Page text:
San Francisco voters will find two pension reform measures on their November 8 ballot this year. One was submitted by the Mayor and the Board of Supervisors, the other by an initiative process sponsored by Jeff Adachi, the City’s Public Defender. Today the Ballot Simplification Committee went through each of the measures to ensure that they will be clear and comprehensible to voters. It was a lengthy process.
The Mayor’s proposal, which will be Ballot Measure C: City Retirement and Health Care Benefits, includes changes to both the pension system and the health benefits for city employees. The Adachi proposal, which will be Ballot Measure D Retirement Benefits for City Employees, deals only with the pension system and does not address health benefits. Both measures will change the contributions made by city employees and elected officials for their retirement benefits and also raise the age at which individuals can retire and receive benefits. The specific details of each measure are far too intricate to be spelled out in this blog. One of the most difficult tasks of preparing for this election will be explaining to potential voters the differences between the measures. You can expect to read in the newspapers and hear from various media sources many different predictions about how much money the City will save if one or another of the measures is adopted. The League will have its work cut out for it in preparing materials for voter education on these competing measures.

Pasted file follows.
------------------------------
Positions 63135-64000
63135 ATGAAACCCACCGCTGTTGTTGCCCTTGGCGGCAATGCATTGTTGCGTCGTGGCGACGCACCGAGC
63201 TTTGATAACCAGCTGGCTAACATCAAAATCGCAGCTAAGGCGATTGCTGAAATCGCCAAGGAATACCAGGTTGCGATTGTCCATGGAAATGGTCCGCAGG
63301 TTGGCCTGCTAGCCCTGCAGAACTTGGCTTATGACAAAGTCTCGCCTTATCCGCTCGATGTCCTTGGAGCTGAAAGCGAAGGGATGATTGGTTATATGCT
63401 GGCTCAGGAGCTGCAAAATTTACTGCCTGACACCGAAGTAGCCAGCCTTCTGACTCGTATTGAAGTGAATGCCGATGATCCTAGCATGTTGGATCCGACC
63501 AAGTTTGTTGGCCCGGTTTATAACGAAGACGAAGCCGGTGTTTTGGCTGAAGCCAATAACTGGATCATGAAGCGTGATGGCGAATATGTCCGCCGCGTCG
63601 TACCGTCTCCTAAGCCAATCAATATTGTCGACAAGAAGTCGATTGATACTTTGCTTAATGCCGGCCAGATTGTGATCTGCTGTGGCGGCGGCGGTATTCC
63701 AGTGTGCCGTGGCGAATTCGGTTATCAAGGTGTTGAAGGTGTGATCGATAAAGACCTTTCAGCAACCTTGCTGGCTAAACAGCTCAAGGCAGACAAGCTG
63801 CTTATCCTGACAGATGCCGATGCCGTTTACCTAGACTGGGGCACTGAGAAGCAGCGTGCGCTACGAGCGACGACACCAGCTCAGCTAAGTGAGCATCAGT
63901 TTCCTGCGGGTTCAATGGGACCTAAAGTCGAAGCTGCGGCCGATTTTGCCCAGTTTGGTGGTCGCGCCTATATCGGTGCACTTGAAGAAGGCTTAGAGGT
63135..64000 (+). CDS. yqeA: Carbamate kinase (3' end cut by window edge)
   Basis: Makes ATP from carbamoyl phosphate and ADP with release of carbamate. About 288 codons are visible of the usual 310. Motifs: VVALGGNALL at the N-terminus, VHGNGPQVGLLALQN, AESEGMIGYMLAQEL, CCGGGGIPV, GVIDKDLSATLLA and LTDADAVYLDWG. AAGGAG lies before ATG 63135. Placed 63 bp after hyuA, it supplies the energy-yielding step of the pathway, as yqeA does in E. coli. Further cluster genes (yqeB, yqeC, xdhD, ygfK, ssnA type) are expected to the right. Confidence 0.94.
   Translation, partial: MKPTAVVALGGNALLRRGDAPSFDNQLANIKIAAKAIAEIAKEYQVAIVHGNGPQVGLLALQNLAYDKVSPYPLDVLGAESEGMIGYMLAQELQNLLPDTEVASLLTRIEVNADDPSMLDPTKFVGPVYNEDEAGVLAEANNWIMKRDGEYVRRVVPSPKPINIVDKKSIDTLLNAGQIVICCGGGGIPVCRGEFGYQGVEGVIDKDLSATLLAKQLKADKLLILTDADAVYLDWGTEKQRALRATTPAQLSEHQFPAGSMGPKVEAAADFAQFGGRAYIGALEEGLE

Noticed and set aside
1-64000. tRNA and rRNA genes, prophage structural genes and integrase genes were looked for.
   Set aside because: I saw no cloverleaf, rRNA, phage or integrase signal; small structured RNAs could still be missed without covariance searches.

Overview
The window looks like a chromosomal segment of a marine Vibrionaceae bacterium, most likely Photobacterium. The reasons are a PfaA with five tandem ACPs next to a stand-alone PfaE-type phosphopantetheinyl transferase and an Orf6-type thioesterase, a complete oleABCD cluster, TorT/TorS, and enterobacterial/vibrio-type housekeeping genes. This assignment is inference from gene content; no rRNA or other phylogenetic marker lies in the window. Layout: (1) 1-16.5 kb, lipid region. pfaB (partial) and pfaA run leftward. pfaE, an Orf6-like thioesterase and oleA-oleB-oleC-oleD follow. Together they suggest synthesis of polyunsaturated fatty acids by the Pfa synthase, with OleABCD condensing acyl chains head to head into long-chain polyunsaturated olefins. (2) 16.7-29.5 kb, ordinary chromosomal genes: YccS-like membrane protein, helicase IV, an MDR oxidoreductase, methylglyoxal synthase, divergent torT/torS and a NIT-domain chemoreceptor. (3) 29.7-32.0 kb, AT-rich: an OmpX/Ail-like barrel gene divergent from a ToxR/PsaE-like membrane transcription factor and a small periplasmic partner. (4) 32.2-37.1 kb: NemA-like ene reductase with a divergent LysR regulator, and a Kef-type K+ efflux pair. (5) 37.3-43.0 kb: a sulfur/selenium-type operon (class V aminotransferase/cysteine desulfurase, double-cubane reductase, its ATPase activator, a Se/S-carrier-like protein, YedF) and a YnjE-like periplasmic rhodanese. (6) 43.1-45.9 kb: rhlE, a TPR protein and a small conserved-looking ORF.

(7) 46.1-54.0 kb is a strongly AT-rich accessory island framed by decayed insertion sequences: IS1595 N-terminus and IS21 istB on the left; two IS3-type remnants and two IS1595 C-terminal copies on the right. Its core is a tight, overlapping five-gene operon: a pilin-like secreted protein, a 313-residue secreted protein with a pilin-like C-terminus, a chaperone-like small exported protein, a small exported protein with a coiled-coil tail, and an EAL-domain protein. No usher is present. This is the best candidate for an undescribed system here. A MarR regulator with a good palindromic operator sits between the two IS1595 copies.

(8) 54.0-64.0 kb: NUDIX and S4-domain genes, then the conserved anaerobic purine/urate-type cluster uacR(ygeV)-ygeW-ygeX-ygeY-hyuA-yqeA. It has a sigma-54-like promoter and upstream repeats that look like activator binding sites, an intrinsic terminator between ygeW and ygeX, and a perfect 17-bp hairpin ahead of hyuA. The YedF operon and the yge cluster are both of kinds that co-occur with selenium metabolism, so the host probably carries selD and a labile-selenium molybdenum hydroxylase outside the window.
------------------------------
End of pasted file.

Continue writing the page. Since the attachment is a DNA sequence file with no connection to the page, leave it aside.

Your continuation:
While we are busy grappling with these measures an overriding question about City government goes unmentioned. One of the glaring weaknesses of San Francisco government is the number of details spelled out in the City Charter. Instead of being a document stating the general principles guiding the government and the City officials who lead it, our Charter includes the minute details of employee duties, rewards, pensions and other benefits. It is ridiculous that minor changes in retirement benefits require the re-writing of a portion of the City Charter. A complete revision of the Charter is long overdue and the League of Women Voters has been recommending that for many years. It’s easy to give up in despair and conclude that nothing will ever happen, but the League is well-known for hammering away at issues until their time finally comes. Getting the Redistricting Commission set-up took a long time, but this year we are finally seeing redistricting taken out of the hands of politicians and being decided by a nonpartisan group of citizens. Perhaps the City Charter should be our next focus. It may take years, but think what an achievement it would be to have a sensible basis for our City government at last.
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